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Tuesday, September 09, 2008

England from above

Thought I'd post a few photos from the journey: First up is mum and dad through the train window at Hereford, Pepé at Heathrow Airport, and my last look at England.

goodbye parents_9396

pepe at heathrow_9402

view from the plane_9403

view from the plane: Scandinavia from 33,000ft

Scandinavian islands - not a bad shot considering it was taken from 33,000 feet

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Friday, September 05, 2008

Live from 33,000 feet above Siberia

view from the plane: Scandinavia from 33,000 feet

A photo I took a while back, showing somewhere in Scandinavia from 33,000ft

Seat 40K.

It's been a good flight so far. The LHR Termonal 5 experience lived up to expectations - all very convenient, and no stress whatsoever. The only tiem I felt uncomfortable was when waiting for the gate to ppen, As expected, theer were quite a few Japanese people waiting with me. It felt odd to be in a Japanese speaking environment. Kind of disconcerting. I guess there might be a bit more of that when we land.

I'm really impressed with BA's in-flight entertainment, It's the first time I've ever been on a plane where you have a choice of over 200 movies / TV programs ? Radio shows (including 'I'm Sorry I haven't a Clue'), all on demand, You can pause them whenever you want, rewind if you miss a bit etc - how they provide that for hundreds of passengers simultaneously I don't know. There must be a very big computer on board somewhere.

I'm also really struck by the fact that we're actually flying. I mean, this plane is huge, it must weigh a tonne (or two)! I just find it incredible, looking out of the window beside me at the two huge Rolls Royce engines strapped to the bottom of an enourmous wing, that we've been able to create such a big, complex machine that is capable of staying in the air for so long, travelling at such speeds (600mph ish), transporting so many people in such comfort,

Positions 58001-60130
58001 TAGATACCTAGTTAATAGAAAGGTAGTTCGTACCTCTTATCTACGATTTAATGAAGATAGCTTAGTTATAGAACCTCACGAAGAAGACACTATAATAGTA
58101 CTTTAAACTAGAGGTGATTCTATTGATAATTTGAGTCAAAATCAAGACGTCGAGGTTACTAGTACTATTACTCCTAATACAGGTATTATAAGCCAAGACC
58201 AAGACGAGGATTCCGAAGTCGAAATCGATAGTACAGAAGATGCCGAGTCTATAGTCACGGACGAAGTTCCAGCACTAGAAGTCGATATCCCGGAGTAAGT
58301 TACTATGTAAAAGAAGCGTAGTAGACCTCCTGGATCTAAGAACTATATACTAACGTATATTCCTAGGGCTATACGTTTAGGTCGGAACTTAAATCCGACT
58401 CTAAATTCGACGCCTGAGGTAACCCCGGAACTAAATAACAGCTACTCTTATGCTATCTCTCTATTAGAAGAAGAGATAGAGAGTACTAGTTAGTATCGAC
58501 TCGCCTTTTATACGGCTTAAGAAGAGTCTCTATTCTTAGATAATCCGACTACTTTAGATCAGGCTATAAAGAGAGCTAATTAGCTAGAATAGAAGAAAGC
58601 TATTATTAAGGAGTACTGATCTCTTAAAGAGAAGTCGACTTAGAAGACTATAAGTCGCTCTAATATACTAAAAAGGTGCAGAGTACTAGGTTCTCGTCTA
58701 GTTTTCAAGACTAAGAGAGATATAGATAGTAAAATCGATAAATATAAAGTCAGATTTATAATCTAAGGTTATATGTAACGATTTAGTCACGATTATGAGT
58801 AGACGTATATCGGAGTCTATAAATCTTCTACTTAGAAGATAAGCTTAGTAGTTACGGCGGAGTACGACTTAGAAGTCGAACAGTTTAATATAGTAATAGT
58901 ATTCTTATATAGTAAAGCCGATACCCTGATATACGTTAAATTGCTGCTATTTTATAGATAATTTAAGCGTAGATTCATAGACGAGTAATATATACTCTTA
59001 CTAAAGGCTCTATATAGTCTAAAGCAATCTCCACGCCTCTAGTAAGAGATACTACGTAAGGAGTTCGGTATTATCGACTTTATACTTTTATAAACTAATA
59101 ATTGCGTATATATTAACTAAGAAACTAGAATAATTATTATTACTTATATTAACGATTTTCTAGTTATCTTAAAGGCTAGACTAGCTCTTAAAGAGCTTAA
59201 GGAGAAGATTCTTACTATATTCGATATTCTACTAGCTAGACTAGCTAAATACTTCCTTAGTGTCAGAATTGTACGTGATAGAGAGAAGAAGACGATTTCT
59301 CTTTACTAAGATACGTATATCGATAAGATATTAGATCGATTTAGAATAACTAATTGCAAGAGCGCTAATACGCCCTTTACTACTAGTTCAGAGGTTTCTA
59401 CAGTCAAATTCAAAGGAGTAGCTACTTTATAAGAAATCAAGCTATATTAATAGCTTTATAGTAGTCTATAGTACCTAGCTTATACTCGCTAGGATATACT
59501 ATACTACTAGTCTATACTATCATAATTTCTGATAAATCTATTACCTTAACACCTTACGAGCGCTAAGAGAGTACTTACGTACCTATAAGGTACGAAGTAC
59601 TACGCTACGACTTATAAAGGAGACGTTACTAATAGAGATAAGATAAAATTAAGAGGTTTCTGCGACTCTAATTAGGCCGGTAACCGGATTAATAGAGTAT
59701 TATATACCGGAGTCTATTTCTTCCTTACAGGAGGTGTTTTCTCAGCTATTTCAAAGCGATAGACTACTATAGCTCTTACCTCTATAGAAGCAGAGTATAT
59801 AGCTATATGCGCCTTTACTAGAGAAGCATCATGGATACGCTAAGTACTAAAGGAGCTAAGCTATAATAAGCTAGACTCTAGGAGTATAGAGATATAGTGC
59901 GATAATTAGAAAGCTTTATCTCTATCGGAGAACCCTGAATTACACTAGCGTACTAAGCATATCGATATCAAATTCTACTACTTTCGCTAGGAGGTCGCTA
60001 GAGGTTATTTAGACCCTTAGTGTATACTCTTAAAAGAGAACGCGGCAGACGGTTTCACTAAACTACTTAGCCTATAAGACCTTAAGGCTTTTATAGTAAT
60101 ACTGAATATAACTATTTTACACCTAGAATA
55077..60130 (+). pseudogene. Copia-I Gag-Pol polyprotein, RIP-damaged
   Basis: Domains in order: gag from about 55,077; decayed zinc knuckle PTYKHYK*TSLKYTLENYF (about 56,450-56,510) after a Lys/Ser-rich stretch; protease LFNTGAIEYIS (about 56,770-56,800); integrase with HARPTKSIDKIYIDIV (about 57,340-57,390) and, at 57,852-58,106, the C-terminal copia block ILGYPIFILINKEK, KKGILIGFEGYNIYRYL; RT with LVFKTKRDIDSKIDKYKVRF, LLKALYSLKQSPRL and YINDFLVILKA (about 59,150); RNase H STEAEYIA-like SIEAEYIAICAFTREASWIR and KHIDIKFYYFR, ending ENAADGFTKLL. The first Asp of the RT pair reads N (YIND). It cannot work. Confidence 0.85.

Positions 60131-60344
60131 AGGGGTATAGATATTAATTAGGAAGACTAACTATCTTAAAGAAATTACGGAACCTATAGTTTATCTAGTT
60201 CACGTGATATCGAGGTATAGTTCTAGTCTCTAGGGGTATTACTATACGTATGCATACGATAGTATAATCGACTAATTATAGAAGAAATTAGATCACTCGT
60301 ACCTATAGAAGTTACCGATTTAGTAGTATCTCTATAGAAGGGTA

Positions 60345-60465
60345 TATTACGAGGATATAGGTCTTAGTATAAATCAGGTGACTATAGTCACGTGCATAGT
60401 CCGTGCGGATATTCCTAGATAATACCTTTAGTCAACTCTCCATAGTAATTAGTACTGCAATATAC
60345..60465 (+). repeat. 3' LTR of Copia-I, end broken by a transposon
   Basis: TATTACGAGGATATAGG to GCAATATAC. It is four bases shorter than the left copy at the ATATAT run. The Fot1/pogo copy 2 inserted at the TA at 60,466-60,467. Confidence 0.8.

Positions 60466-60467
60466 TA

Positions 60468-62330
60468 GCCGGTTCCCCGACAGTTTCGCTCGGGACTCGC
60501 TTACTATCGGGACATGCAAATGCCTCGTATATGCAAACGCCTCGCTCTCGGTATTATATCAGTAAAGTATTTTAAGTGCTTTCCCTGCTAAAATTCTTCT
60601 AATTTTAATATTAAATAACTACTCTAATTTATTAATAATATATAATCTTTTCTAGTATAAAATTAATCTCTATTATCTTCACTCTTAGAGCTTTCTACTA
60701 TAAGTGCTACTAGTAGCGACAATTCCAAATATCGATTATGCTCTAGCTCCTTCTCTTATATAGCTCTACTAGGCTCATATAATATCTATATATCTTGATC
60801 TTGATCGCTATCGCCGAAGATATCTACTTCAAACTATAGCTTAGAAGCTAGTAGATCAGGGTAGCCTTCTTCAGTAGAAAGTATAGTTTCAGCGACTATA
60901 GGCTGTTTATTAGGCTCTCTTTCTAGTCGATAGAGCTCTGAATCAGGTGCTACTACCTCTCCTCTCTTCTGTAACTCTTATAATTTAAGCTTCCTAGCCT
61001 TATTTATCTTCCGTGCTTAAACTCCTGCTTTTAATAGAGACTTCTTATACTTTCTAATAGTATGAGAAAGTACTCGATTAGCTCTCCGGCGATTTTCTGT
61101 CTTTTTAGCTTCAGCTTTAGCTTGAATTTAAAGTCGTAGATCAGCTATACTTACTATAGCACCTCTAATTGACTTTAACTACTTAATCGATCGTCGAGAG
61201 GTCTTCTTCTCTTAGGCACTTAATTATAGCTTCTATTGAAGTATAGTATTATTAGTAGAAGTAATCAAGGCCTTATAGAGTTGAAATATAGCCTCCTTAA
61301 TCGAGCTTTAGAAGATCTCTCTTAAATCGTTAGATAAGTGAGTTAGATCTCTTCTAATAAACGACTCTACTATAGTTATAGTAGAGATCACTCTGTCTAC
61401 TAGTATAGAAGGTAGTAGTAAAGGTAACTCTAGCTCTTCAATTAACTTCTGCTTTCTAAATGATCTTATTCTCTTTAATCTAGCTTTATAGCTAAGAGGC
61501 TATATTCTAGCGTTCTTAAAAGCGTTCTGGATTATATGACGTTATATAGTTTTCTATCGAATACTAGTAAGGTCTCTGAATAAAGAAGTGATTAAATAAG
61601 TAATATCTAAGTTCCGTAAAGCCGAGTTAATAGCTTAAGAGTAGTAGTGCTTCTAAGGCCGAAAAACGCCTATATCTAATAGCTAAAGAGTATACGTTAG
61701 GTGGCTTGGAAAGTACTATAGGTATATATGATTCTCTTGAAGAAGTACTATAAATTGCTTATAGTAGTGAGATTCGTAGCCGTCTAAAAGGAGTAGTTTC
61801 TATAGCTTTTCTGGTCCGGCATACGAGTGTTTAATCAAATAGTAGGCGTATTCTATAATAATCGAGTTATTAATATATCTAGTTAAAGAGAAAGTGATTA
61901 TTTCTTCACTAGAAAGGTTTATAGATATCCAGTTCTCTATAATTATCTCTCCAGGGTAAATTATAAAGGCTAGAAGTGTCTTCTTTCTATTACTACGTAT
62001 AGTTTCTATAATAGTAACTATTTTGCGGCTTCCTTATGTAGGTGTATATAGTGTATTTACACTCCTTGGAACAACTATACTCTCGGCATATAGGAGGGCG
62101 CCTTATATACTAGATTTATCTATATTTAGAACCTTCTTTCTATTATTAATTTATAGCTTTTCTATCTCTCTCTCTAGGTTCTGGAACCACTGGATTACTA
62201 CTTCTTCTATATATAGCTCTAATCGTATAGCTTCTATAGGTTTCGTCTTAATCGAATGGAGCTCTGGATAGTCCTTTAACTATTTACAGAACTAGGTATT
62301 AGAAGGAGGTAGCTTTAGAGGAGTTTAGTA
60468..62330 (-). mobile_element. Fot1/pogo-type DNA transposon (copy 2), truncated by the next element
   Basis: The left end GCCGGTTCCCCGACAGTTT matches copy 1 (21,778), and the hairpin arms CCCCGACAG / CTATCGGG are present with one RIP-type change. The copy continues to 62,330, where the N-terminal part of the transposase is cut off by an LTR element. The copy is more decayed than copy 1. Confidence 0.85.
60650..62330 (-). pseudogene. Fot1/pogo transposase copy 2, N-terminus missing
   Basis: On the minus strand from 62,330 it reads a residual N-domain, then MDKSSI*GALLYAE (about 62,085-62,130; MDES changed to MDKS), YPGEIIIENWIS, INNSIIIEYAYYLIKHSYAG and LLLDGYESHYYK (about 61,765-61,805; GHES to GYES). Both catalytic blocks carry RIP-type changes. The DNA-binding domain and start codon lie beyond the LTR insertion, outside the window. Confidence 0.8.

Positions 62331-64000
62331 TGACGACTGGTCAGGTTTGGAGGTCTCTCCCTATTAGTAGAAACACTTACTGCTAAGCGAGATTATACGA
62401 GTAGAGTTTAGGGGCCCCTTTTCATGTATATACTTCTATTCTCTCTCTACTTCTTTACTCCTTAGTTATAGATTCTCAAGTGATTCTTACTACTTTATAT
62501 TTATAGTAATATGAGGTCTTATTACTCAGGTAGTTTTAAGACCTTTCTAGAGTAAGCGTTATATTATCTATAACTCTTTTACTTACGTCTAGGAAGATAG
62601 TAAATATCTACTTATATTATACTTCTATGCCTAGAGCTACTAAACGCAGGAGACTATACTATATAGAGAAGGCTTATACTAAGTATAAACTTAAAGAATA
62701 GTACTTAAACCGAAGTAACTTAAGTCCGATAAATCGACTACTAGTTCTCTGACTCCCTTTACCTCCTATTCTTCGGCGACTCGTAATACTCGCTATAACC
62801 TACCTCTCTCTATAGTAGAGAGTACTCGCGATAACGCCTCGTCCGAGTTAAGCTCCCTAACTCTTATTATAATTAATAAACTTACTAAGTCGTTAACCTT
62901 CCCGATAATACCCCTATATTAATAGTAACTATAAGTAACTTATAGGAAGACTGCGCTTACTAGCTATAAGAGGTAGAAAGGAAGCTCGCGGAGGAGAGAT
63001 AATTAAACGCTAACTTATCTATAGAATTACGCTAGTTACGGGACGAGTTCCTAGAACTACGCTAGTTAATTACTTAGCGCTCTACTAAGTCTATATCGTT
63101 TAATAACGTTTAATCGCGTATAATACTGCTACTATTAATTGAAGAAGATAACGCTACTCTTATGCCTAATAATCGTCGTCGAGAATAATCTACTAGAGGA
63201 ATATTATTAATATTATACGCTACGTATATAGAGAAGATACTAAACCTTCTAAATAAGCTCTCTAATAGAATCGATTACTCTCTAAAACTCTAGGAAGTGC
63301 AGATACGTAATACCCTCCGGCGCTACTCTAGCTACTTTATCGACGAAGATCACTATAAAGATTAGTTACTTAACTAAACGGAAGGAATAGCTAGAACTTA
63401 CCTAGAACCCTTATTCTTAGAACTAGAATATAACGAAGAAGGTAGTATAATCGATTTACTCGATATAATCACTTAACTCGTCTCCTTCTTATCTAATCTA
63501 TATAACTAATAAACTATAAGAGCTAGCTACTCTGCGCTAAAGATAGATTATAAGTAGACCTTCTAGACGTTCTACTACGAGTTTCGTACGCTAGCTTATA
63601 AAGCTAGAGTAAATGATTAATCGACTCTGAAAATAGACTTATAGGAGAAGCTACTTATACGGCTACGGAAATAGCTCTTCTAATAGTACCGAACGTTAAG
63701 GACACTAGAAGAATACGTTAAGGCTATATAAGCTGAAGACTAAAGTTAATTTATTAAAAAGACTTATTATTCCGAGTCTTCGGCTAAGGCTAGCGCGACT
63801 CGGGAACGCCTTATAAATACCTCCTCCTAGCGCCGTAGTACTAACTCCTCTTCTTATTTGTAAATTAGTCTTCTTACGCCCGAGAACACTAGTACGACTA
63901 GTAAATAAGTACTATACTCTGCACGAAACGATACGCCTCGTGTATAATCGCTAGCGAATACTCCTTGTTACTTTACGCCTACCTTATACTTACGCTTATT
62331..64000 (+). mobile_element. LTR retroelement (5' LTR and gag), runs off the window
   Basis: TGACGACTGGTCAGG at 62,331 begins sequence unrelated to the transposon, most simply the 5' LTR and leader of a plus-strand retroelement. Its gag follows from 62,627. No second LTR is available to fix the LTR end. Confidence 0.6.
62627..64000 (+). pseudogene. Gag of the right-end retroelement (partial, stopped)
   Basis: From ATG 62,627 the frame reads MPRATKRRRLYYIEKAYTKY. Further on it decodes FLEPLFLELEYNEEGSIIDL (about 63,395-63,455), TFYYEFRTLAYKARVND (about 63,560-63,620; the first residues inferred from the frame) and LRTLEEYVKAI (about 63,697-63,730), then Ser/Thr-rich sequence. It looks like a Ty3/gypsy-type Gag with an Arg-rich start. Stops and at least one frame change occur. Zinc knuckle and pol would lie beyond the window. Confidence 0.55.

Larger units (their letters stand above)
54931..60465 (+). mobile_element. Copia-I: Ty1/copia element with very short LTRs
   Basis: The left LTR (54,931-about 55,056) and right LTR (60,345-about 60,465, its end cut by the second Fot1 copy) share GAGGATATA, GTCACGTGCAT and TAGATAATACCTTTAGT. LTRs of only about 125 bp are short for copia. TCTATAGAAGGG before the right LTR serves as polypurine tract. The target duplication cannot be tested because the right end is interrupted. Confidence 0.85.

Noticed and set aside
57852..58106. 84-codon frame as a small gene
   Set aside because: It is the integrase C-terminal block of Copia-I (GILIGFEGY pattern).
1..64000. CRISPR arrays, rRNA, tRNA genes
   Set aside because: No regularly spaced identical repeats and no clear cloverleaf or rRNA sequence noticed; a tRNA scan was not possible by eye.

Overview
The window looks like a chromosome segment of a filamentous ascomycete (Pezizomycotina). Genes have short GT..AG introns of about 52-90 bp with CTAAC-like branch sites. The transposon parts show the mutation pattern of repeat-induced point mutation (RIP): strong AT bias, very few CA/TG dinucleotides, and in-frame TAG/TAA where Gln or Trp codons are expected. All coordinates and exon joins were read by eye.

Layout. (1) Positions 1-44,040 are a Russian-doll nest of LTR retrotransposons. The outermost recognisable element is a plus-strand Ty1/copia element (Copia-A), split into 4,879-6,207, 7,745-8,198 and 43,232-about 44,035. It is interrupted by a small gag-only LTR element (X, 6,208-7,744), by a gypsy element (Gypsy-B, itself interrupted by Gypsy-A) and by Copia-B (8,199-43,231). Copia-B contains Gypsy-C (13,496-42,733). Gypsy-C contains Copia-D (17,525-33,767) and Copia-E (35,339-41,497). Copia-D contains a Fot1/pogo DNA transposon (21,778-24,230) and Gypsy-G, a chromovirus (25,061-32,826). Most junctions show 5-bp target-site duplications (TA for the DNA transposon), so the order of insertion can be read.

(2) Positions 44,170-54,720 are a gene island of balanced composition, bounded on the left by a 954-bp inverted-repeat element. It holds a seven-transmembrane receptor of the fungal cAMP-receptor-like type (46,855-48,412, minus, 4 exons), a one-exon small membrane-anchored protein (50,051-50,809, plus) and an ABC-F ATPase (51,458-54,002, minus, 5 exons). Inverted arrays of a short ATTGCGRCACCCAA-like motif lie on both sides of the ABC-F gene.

Pepé is pretty impressed too. It's his first time on a plane. He likes the view. It must be about midnight 'local' time (7.30pm GMT, 3.30am JST), so it's virtually piytch black. But there's still two sources of light, the first of which is the stars twinkling brightly. For a time I had my face pressed against the window, trying to mak eout the constellations. Not much luck there, but I did see a shooting star.That made me smile.

The second (occasional) source of light is the cities of Russia. Under a thin klayer of cloud about 9km below us, they glow like luminous marshmallows, (big luminous marshmallows).

During the trip to Heathrow by train and bus, I went through my thoughts about Catherine following yesterdays reading and talking. That coincided with the train passing through Oxford where my younger sister lives, and I was suddenly overcome with sadness at the thought of leaving my family.

It's not as if I see them regularly in the UK (I only saw my siblings maybe twice or three times a year when at uni), but when I do see them, it means a lot. Thinking about the loss of Catherine, and the fact that I won't be able to see my brothers, sisters and parents for some time was very upsetting. I've not felt like that on previous trips to Japan as they have always been for limited time periods, but what with this trip being open-ended, well, it changes things.

The closer we get to Japan though, the more that reality creeps in. The thought of walking down a Tokyo street or riding on a Tokyo train with *Twinkle* fills me with happiness - is it really going to happen later today?! I'm also looking forward to going to bed and sleeping on a comfy futon (with *Twinkle* ;-) - I fidn it hard to sleep on planes, wven when I'm as sleepy as I am now.

Anyway, I think I'll sign off for now. Time for a bit more in-flight entertainment.

xxx

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Thursday, September 04, 2008

Goodbye to England, and Hello to my sister

Here we are then, all set. My big bag is now down to 23kg, my two carry on bags about 500kg each. I've checked in online - seat 40k, just behind the right-hand wing, by the window.

It's been a really 'full' day. It's featured a lot of packing and repacking, backing up data, eating, thinking and feeling funny. And a final visit to our wedding oak, which is doing well in the Millennium Wood.

This morning, mum No.2 and her daughter (old school friend) came round to eat cake and say goodbye. That was very much appreciated.

I'm very excited, but nervous too. My schedule for the first couple of weeks is already pretty jam-packed - the result of a long wait (of 13 months) by *Twinkle* to have me back in the country.

I think I'm more prepared for this trip than any other before now. I have a clear picture of what needs doing when. The reality that awaits me is already a reality in my head, based on my knowledge and experience of the places I need to go, the people I need to see, the things I need to do. There's not much by way of unknowns, just lots of knowns - in a new context.